As I mentioned in my previous post Books by Inmates, a whole new world has opened up to me ever since I became a pen pal to inmates. I learned so much over the last months, and much of it isn’t good. Even if we are already aware that justice isn’t what it’s supposed to be, it is worse than I thought. Around 20,000 innocent people are incarcerated in the US alone. Prisons have more inmates with mental health issues than psychiatric institutions do …
Who Often Arrives at the Scene of a Mental Health Crisis?
There are a lot more disturbing facts which merit their own articles. The fact that mental health issues and illnesses are prevalent in prisons is already troubling enough. Police instead of medical staff are usually at the scene of a mental health incident, untrained to deal with it, and thus applying force which can have disastrous consequences for someone suffering from depression, schizophrenia, extreme burnout, anxiety, or any other condition that requires medical assistance.
An Eye for an Eye, in all Cases?
I used to have that same way of thinking: “you do the crime, you do the time”; but how much time is fair and is too much time really a way of keeping society safe? It also never occurred to me that many were dealing with mental health issues or illnesses. Somehow, I – and I think most of us – expected that authorities took care of things. Even if mistakes were made, they should have been rectified. Right?
Well, I changed my mind about that.
Some Things Don’t Seem to Add up …
The US is the one country in the world that dishes out life sentences (with and without parole) for all sorts of crimes, even non-violent ones. In my opinion it doesn’t work, because gun violence is still rampant and the news of mass shootings is scary and disturbing.
According to World Population Review, the USA ranks second place in gun deaths, after Brazil. A list on Wikipedia demonstrates that the US has the highest number of guns per 100 inhabitants in the world …
Furthermore, people who committed terrible crimes are released early while others who did non-violent crimes are imprisoned for life …
Over-convictions are doled out indiscriminately.
In my previous article I mentioned Eric Miller (in Iowa) who got life without parole for manslaughter (self defense) … and Bobby Bostic (in Missouri) who was sentenced to 241 years in prison at the age of 16 …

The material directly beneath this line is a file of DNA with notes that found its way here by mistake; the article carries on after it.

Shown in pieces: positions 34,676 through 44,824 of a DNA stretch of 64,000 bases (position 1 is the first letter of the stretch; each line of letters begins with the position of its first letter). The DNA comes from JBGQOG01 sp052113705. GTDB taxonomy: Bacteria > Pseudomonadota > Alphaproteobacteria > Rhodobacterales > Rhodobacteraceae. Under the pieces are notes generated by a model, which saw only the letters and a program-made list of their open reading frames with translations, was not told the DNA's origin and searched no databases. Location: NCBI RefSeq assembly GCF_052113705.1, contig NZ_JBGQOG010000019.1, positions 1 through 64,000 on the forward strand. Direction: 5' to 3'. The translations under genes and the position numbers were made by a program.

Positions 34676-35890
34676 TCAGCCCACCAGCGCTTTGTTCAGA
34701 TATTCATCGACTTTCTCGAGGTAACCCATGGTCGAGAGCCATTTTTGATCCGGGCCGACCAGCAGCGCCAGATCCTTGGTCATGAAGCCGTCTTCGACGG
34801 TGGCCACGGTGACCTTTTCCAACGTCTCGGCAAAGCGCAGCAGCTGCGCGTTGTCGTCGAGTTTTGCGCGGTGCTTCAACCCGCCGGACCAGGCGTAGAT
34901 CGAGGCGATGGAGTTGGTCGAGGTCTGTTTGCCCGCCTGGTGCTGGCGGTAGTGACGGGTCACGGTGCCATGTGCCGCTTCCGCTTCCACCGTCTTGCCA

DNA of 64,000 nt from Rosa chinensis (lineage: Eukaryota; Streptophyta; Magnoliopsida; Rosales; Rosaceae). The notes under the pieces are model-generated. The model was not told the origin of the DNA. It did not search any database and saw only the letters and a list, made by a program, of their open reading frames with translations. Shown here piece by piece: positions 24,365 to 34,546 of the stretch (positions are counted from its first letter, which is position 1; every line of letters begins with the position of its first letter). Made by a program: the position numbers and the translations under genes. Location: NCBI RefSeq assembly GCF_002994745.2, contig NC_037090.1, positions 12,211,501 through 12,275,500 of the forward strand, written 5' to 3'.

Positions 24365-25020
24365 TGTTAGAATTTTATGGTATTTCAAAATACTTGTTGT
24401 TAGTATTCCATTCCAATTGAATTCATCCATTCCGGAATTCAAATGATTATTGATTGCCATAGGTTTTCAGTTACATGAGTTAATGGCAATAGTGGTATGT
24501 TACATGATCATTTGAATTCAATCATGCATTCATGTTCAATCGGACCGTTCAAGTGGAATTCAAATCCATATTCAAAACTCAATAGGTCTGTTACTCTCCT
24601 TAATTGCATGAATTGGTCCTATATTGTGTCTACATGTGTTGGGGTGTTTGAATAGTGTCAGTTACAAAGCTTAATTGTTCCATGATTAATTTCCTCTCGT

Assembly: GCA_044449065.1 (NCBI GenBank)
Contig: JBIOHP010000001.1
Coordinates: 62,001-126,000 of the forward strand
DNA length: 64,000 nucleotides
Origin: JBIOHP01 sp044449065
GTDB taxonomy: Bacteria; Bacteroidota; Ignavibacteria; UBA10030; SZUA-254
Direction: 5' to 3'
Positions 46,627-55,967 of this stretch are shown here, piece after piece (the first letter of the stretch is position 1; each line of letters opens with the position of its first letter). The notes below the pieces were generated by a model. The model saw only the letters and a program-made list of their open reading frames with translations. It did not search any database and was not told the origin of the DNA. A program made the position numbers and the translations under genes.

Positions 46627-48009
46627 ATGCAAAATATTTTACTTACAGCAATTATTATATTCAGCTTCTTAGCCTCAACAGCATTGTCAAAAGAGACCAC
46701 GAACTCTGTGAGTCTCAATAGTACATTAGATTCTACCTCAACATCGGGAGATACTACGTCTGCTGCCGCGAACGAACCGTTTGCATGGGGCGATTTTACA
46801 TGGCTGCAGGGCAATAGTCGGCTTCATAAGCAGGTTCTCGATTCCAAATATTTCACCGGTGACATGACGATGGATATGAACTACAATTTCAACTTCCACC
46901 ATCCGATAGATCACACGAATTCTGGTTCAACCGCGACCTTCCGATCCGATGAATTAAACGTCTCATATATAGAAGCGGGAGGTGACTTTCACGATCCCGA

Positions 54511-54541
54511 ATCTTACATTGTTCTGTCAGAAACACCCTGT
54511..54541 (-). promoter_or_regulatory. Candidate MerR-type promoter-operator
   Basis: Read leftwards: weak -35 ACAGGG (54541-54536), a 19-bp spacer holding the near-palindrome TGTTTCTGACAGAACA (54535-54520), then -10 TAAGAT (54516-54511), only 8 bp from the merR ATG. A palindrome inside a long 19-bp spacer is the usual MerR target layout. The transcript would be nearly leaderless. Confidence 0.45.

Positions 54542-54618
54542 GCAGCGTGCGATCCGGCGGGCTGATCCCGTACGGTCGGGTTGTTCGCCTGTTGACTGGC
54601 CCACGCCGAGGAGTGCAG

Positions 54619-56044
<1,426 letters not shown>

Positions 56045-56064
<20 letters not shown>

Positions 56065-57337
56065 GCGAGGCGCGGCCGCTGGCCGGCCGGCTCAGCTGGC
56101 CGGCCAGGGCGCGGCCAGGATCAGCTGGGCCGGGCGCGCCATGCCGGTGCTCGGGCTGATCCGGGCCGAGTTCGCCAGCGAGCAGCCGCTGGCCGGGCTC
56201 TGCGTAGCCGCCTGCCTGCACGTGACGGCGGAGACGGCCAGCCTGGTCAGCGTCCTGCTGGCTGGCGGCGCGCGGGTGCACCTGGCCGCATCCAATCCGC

So, if convictions don’t seem to make any sense and differ depending on the state, lawyer’s zeal (or lack of it), the prosecutor’s drive to make a career and get more homicide convictions on his resumé – while forgetting one important factor, the human being whose life is being destroyed over it – is it any wonder that people who should receive help for mental health issues and even mental health illness are thrown into prisons?
I even remember signing petitions on change org and the petition site to demand justice for mental health patients who were brutally handled by police.
Just a small disclaimer here: I do not mean to upset anyone, and I am talking about inmates who are either innocent or who have made a terrible mistake in their youth and who lost the rest of their lives because of it, people who by the time they mature grow out of the violence, people who deserve a second chance and want to become productive members of society. This post is not intended for those who feel absolutely no remorse for what they did and are inclined to repeat abusive behavior. This post is written to address the many issues inmates face.
Mental health issues are no joke, and although they are rampant nowadays, many – even in positions of authority – do not take them seriously enough, as we can see here.
I have also been a victim of crimes, and I understand that some people may have conflicting feelings or opinions about this article, but we must remember that we’re all human beings, and the tag inmate still has a human being attached to it.
Mental Health Facts in Prisons
Let’s look at some statistics and facts.
- In a mental health crisis, people are more likely to encounter police than get medical help
- 2 million people with mental illness are taken to jail every year (Source: National Alliance on Mental Illness)
- Nearly 15% of men and 30% of women booked into jails have serious mental health illnesses
- 10 to 25% of inmates in the US suffer from schizophrenia
- In jail, those people do not get the treatment they need, which worsens their condition
- After leaving jail, many lose access to health care, which they desperately need for their mental illness … In most cases, they end up homeless or back in prison …
- Prison can create or exacerbate mental health issues
- Depression is the most common mental health condition in prison
- Anxiety, mania, post-traumatic stress disorder are common as well
- According to a 2004 survey (in which data of 18,185 prisoners were obtained) 26% had mental health conditions and only 18% were taking medication for it when they entered prison. More than 50% of those who were medicated did not receive the medication they needed in prison.
- Rates of recidivism (the tendency to re-offend) are higher for people with mental health issues who have gone undiagnosed and untreated. (source: NCBI)
It is hard for me to discover all these stories of injustice, harsh punishments that are over the top, and a strong lack of consideration for the human beings that the states deal with. There seems to be an utter disregard for their stories, and mental health issues (when it applies) …
I also believe that we all make our own choices, but it is easy to point the finger and say “I wouldn’t …” or “I would …”
I used to point the figurative finger at inmates, generalizing them all as the same, but it is clear that that is not the case. My finger is changing direction now and it is pointing at the states and the courts and it is asking a loud WHY?!